Brother jailed for murder

BELINDA FEEK
Last updated 09:47 12/07/2014

Relevant offers

Crime

Man convicted of drink-drive fatality Police probe into missing council cars Son to attend Black Power dad's funeral Armed robbery prompts manhunt Business owners help find alleged fraudster Digger, tools, gun seized in raid Fraudster in position of trust ripped off varsity Driver had cannabis, sped, was tired, not meant to drive Drug importer found guilty at re-trial February date set for Foley murder trial

A Taumarunui man who shot his brother at point blank range before dragging him behind a car for 1.4 kilometres to the family burial plot says he treated his body that way out of respect.

Benjamin Wikaira, 58, remained expressionless throughout his sentencing for the murder of his brother Nikora, in the High Court at Hamilton yesterday as emotional family members looked on.

Wikaira's lawyer, Kerry Tustin, said her client wanted to bury his brother at the nearby family burial plot which was why he was so desperate to get him there.

However, Justice Pamela Andrews said if he wanted to treat him respectfully, he should have called 111 immediately instead of kicking him in the head and watching him die.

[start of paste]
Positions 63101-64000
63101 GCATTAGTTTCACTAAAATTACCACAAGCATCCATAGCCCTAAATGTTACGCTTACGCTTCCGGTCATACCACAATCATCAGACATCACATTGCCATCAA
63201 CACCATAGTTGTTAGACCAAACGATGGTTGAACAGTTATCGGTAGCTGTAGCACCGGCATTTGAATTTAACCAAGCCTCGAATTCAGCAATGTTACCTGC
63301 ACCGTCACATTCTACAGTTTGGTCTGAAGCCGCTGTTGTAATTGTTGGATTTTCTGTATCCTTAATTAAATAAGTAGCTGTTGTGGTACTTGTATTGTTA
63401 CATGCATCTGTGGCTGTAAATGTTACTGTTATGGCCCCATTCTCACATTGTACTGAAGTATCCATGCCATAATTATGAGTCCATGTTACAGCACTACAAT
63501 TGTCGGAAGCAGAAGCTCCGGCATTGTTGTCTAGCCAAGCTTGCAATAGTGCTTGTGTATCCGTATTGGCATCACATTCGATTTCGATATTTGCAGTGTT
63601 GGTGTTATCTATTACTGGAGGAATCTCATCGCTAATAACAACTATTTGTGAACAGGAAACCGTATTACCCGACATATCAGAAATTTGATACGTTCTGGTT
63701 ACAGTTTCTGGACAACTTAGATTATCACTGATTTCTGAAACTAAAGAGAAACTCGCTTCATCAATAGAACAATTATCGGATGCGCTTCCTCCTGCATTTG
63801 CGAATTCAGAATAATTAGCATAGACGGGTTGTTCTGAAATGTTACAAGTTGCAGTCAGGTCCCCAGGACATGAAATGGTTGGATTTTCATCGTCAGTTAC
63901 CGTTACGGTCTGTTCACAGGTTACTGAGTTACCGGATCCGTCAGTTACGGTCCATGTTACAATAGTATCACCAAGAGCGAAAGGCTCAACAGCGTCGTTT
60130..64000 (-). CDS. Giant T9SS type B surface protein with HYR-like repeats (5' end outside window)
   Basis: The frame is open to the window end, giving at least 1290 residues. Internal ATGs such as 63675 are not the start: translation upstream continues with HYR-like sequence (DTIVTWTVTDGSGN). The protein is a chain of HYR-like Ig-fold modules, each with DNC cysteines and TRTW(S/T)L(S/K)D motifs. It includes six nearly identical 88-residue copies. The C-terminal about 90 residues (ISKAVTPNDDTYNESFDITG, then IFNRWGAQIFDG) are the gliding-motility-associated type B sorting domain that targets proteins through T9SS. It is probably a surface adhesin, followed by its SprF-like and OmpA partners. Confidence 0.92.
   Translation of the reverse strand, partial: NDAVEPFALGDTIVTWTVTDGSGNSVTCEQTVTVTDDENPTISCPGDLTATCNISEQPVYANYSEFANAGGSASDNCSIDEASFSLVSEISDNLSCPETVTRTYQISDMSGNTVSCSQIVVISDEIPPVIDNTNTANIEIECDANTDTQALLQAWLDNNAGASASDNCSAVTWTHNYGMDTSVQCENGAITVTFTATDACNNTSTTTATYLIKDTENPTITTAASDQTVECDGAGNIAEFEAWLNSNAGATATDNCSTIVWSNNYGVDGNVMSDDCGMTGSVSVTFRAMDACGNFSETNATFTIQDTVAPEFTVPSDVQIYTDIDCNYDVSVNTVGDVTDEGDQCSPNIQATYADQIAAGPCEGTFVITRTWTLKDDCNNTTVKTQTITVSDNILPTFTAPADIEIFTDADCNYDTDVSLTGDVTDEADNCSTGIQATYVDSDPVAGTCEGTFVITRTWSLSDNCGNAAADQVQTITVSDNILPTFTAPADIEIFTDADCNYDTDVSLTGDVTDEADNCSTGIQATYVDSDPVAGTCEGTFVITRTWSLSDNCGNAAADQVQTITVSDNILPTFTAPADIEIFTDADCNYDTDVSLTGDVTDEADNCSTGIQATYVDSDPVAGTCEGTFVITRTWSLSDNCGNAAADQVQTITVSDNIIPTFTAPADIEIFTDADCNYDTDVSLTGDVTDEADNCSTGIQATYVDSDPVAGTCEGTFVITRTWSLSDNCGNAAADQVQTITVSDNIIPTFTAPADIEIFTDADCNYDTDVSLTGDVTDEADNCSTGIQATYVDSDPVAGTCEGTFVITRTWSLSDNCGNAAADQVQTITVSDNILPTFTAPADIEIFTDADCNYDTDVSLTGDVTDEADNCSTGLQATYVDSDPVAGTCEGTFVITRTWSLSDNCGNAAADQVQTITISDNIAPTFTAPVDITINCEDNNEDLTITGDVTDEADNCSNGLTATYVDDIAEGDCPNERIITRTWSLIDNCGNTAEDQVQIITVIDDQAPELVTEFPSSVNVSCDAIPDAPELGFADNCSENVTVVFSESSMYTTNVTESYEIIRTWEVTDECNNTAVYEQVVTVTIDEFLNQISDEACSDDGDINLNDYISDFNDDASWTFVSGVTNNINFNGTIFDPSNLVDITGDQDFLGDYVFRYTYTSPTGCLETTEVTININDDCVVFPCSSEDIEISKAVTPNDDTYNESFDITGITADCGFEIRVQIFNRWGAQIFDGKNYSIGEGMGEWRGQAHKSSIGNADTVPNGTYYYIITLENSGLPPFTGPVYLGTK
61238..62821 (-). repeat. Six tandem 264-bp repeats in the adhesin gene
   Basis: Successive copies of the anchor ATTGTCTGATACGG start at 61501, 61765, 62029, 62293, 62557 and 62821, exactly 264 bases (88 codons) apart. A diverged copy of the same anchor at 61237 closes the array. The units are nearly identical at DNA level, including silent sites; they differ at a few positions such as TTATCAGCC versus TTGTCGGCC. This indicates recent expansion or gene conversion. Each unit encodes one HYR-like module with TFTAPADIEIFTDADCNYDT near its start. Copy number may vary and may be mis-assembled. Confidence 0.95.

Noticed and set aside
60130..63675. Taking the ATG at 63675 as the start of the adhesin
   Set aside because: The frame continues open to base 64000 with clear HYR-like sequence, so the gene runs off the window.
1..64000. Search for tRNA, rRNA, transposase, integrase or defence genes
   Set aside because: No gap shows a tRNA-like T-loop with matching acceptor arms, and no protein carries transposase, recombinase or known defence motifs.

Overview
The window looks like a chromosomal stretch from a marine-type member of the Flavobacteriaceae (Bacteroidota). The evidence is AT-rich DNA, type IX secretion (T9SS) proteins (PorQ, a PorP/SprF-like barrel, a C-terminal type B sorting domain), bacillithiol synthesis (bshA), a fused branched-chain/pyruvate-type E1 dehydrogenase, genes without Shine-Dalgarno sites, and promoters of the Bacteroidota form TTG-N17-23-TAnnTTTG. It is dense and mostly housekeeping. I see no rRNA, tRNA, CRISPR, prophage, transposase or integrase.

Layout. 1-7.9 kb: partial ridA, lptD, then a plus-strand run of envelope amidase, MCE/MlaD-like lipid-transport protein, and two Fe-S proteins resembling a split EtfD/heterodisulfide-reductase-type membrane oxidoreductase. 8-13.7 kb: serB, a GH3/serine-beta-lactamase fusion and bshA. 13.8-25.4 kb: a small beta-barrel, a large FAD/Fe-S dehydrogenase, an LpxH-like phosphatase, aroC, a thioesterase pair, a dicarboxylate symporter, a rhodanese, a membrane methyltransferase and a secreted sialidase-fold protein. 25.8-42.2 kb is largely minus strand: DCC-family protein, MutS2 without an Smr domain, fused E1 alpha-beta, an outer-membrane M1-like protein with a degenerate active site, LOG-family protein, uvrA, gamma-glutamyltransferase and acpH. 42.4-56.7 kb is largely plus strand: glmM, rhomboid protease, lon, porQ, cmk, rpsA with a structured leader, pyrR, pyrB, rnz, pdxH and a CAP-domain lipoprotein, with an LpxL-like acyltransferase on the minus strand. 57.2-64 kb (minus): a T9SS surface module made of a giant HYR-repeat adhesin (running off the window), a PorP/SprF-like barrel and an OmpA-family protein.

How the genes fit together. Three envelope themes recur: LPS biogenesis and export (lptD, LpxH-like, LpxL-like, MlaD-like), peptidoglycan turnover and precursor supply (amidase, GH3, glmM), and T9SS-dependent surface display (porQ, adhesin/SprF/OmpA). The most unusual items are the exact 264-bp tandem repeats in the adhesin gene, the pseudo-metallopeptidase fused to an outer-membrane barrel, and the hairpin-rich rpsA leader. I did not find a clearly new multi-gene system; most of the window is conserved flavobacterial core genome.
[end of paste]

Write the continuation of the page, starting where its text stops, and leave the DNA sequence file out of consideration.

Justice Andrews sentenced Wikaira to life imprisonment with a minimum non-parole period of 12 years.

On November 9, last year, Wikaira jumped on his horse armed with a loaded .303 rifle before riding to the house of his cousin, Andrew Ngarotata, to find his brother, Nikora, 59. Benjamin needed money to pay his power bill and asked Nikora where the $6000 was that Benjamin believed he owed him. Nikora went to get up from an armchair in the lounge when Benjamin fired the rifle.

As Nikora fell to the floor, Benjamin kicked him once in the head, before watching him die for the next five minutes.

Justice Andrews said Benjamin Wikaira was the fourth of six boys in his family.

A psychiatrist's report revealed that Benjamin had been abused, humiliated and assaulted by Nikora since childhood. He'd also threatened to kill Benjamin and his daughter.

A letter from the men's older brother, Charles, backed up Benjamin's claims of abuse.

Benjamin's daughter spoke of an "honest, caring, loyal and well-respected man", Justice Andrews said.

Nikora Wikaira's daughter, in her victim impact statement, expressed the "very deep shock" caused to her family by the loss of her father and the grandfather of her children.

Justice Andrews found that although Benjamin's actions were callous, they did not meet the threshold to qualify for a 17-year minimum prison term.

Ad Feedback

- Waikato Times

Special offers

Featured Promotions

Sponsored Content